History and Its Images: Art and the Interpretation of the Past
With his splendidly written and beautifully produced book Francis Haskell has broken entirely new ground. There are libraries full of books on the history and method of historiography dealing with the development of historical criticism, the use of charters and documents, and (more recently) with the statistical evaluation of personal records, but none of them is much concerned with the use of visual evidence by historians. Not that the reader should expect or fear to encounter lengthy disquisitions on method. Instead, the author adopts the good old approach that goes back, at least, to Aristotle of first confronting any fresh problem by reviewing the contributions of his predecessors. True, while Aristotle generally devoted a few perfunctory sections to such retrospection, Haskell has filled no fewer than 495 learned pages, rich in vivid anecdotes and half-forgotten incidents.
That, all the same, he had to be selective in this pioneering effort should go without saying; selective not only in the figures he chose to deal with, but also in the problems posed by visual evidence in the wider sense. In this respect the book clearly divides into distinct parts. The first four chapters deal with what the author calls “the discovery of the image.” Here he is mainly concerned with the factual information that, between the fifteenth and eighteenth centuries, numismatists, antiquaries, and archaeologists tried to extract from the monuments of the past about portrait likeness, rituals, and what was called realia, the form of weapons or apparel and other equipment. The ninety-two excellent illustrations enlivening this section help to introduce the reader to an important but rather neglected episode in the history of historiography.
At this point however the author breaks off his account of the extraction of information from visual evidence, though his preface reveals that he is fully aware of leaving it incomplete. Indeed to fill this gap would need a companion volume of at least the same size, taking the history of archaeological investigations up to the present day. It would have to pay tribute, for example, to the Protestant theologian Ferdinand Piper, whose oddly named Einleitung in die Monumentale Theologie (Gotha, 1867) has still not been superseded as a guide to Christian archaeology.1 Neither could it omit such spectacular uses of visual evidence as the discovery some sixty years ago by a French cavalry officer Lefebvre des Noëttes that the methods used by the ancients for harnessing their horses deprived the animals of their strength by cutting off their windpipes, and that it was only in the Carolingian period that we find illustrations showing the reform that multiplied what we still call “horsepower.”2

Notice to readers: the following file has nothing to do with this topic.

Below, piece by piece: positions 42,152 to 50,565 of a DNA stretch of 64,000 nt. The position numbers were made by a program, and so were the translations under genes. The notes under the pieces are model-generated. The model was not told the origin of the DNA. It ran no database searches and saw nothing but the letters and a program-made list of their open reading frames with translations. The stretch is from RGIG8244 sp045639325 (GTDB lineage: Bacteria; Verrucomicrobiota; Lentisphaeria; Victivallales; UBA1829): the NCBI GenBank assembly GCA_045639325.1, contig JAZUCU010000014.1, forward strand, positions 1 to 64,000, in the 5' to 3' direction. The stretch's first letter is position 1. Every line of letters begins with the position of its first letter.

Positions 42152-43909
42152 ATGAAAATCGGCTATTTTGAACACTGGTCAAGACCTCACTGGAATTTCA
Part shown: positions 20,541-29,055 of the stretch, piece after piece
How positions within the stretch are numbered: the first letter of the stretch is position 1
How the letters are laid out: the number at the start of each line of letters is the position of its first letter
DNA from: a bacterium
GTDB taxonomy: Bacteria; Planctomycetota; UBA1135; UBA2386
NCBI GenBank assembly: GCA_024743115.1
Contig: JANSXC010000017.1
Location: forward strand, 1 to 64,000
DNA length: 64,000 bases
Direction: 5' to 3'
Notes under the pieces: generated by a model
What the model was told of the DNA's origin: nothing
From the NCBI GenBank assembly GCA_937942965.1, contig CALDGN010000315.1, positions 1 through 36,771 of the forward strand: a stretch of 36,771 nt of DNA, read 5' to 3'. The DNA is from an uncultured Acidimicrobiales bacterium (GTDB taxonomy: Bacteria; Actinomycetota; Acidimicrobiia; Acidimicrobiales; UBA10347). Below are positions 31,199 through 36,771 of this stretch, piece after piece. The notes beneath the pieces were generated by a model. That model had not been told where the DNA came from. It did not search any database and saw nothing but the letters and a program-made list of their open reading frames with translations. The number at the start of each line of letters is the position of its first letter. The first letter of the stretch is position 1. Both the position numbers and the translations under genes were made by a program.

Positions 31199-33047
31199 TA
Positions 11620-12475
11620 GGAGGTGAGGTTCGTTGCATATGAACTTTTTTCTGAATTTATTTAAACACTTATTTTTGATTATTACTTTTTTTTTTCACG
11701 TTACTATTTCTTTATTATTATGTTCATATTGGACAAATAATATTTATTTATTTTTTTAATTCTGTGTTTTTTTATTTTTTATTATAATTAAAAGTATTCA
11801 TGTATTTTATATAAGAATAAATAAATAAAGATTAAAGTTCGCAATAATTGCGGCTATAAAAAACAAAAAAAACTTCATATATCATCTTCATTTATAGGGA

However, it was certainly not this kind of incidental information that Ruskin had in mind when he wrote in 1884 that
Great nations write their autobiographies in three manuscripts: the book of their deeds, the book of their words, and the book of their art. Not one of these can be understood unless we read the two others; but of…
This is exclusive content for subscribers only.
Get unlimited access to The New York Review for just $1 an issue!
Continue reading this article, and thousands more from our archive, for the low introductory rate of just $1 an issue. Choose a Print, Digital, or All Access subscription.